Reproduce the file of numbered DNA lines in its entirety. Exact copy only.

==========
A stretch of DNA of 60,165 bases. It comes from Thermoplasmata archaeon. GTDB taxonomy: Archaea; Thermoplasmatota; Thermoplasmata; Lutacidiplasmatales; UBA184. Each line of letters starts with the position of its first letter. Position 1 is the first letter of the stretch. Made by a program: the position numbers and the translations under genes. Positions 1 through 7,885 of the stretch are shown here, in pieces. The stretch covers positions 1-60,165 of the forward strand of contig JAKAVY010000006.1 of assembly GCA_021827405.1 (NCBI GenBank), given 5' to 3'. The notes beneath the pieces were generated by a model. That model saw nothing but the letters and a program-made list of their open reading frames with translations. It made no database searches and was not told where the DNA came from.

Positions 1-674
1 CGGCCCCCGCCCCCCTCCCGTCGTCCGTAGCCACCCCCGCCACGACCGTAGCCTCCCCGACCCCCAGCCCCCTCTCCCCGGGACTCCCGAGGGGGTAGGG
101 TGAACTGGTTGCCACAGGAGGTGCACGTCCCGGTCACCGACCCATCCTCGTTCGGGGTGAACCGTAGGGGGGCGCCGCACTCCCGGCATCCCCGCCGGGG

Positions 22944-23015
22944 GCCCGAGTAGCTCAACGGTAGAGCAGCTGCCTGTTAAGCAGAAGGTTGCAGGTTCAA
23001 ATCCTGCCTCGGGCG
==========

A stretch of DNA of 60,165 bases. It comes from Thermoplasmata archaeon. GTDB taxonomy: Archaea; Thermoplasmatota; Thermoplasmata; Lutacidiplasmatales; UBA184. Each line of letters starts with the position of its first letter. Position 1 is the first letter of the stretch. Made by a program: the position numbers and the translations under genes. Positions 1 through 7,885 of the stretch are shown here, in pieces. The stretch covers positions 1-60,165 of the forward strand of contig JAKAVY010000006.1 of assembly GCA_021827405.1 (NCBI GenBank), given 5' to 3'. The notes beneath the pieces were generated by a model. That model saw nothing but the letters and a program-made list of their open reading frames with translations. It made no database searches and was not told where the DNA came from.

Positions 1-674
1 CGGCCCCCGCCCCCCTCCCGTCGTCCGTAGCCACCCCCGCCACGACCGTAGCCTCCCCGACCCCCAGCCCCCTCTCCCCGGGACTCCCGAGGGGGTAGGG
101 TGAACTGGTTGCCACAGGAGGTGCACGTCCCGGTCACCGACCCATCCTCGTTCGGGGTGAACCGTAGGGGGGCGCCGCACTCCCGGCATCCCCGCCGGGG

Positions 22944-23015
22944 GCCCGAGTAGCTCAACGGTAGAGCAGCTGCCTGTTAAGCAGAAGGTTGCAGGTTCAA
23001 ATCCTGCCTCGGGCG